W. Axl Rose is mad. We’re talking ‘Get In The Ring’ levels of anger. The man who once crooned, “Don’t forget to call my lawyers with ridiculous demands” just sic’d those same lawyers on a brewery that dared use the hallowed Guns n’ Roses name without permission.
While GnR are known to embrace the shotgun blues, their Patience wore thin when it came to Oskar Blues. Oskar Blues is Colorado brewers known for Dale’s Pale Ale and celebrated in beer circles for pioneering the use of cans (versus bottles) for craft. Last year, OB introduced Guns ‘N’ Rosé, “a crisp AF, subtly hopped rosé-style ale brewed with prickly pear and hibiscus.”
Editor’s Note: What type of nimrod decides to that Guns N f—kin’ Roses is the perfect inspiration for hibiscus rosé?! Who thought that the band who wrote a song about NighTrain would appeal to the prickly pear set? You’re crazy!
Then, to add insult to injury, OB decided to start selling bandanas inspired by their rosé. Mind you, Axl Rose did not invent the bandana, but he certainly wore it better than most. (By comparison, Steven Tyler failed so thoroughly with his bandana-wearing that he resorted to tying them to his mic stands.)
Still, the band maintained a live and let live attitude. When, OB tried to trademark the ‘Guns ‘N’ Rosé’ name in late 2018, a representative from the rockstars informally reached out to the brewery according to court documents. At that point, OB dropped their trademark pursuit, but inexplicably kept producing the beer and merch.
At this point, GnR (re)lawyered up and filed suit against OB’s parent company, Canarchy. Welcome to the Jungle hopheads!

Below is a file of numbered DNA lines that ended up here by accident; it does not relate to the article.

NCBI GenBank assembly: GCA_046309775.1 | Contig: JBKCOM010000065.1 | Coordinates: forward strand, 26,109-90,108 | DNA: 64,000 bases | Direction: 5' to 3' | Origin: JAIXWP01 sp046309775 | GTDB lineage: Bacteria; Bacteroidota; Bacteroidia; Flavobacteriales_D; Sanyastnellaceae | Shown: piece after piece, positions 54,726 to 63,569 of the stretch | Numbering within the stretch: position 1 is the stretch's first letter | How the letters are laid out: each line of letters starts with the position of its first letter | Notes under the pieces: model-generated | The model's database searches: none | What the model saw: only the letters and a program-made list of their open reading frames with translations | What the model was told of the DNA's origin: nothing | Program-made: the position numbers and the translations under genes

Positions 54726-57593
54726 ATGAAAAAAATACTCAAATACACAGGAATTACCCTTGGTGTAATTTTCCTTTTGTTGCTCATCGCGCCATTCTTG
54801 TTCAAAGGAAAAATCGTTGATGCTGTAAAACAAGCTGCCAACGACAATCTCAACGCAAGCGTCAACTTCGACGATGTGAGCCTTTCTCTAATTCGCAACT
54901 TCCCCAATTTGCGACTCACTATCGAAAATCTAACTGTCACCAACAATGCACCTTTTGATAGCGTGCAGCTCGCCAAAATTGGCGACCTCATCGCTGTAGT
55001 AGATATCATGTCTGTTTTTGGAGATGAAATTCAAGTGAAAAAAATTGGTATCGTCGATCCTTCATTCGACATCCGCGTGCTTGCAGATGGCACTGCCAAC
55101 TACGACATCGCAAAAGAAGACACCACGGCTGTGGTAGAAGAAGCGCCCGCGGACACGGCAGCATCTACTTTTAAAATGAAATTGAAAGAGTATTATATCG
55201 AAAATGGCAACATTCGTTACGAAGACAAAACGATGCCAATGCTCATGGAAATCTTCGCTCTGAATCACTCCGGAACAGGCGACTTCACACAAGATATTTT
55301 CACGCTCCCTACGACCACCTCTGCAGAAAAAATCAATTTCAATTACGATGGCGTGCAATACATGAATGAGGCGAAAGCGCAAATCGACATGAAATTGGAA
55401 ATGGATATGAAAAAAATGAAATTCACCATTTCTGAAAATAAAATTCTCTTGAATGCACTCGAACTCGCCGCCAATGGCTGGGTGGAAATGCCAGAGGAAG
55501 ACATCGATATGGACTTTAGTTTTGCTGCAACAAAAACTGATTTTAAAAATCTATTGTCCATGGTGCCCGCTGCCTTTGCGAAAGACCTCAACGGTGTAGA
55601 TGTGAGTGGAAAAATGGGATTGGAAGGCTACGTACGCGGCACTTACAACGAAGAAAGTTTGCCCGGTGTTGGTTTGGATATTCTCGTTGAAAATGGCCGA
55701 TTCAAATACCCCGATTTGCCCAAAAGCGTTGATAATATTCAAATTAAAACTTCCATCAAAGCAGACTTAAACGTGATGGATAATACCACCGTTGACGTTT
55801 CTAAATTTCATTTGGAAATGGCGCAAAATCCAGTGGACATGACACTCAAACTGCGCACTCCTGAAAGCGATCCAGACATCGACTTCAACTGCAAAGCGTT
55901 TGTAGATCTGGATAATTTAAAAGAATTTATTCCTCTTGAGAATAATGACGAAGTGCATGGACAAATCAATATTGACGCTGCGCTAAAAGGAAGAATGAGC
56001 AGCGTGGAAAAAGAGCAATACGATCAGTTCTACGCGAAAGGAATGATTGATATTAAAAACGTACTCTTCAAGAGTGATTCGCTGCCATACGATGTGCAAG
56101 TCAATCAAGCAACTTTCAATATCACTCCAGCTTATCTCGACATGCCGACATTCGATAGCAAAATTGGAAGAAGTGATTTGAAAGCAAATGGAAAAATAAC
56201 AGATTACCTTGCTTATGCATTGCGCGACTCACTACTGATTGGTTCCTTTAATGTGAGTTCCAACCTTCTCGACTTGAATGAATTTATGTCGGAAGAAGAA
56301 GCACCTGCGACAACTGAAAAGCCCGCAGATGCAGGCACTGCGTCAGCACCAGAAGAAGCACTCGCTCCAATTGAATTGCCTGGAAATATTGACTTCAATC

The complaint alleges that the ale, produced without the band’s permission, infringes on their intellectual property and damages the band’s rep built on three decades of worldwide success.”
The bandanas are also singled out in the filing. GnR’s petition to the court makes explicit mention “that bandanas are uniquely associated with GNR and their lead singer and general partner Axl Rose.”
In fairness, the band does have a valid case. As noted in the complaint, other bands, like Iron Maiden, have collaborated on beers and been paid for the use of their names.
NP’s crack legal team advised that while the case appears headed to court, it will most likely be settled by lawyers behind closed doors.
As this story was being published, OB scrubbed all mention of Guns ‘N’ Rosé from their social media and website.
Canrachy did not respond to a request for comment. GnR also did not return our call and in the interest of avoiding the fate of Bob Guccione Jr. from Spin magazine, we chose not to bug them.
Bottom Line: The brewery might have been trying to slake some thirst, but they messed with the one in a million band renowned for their appetite for destruction. (Sorry, we couldn’t help ourselves.)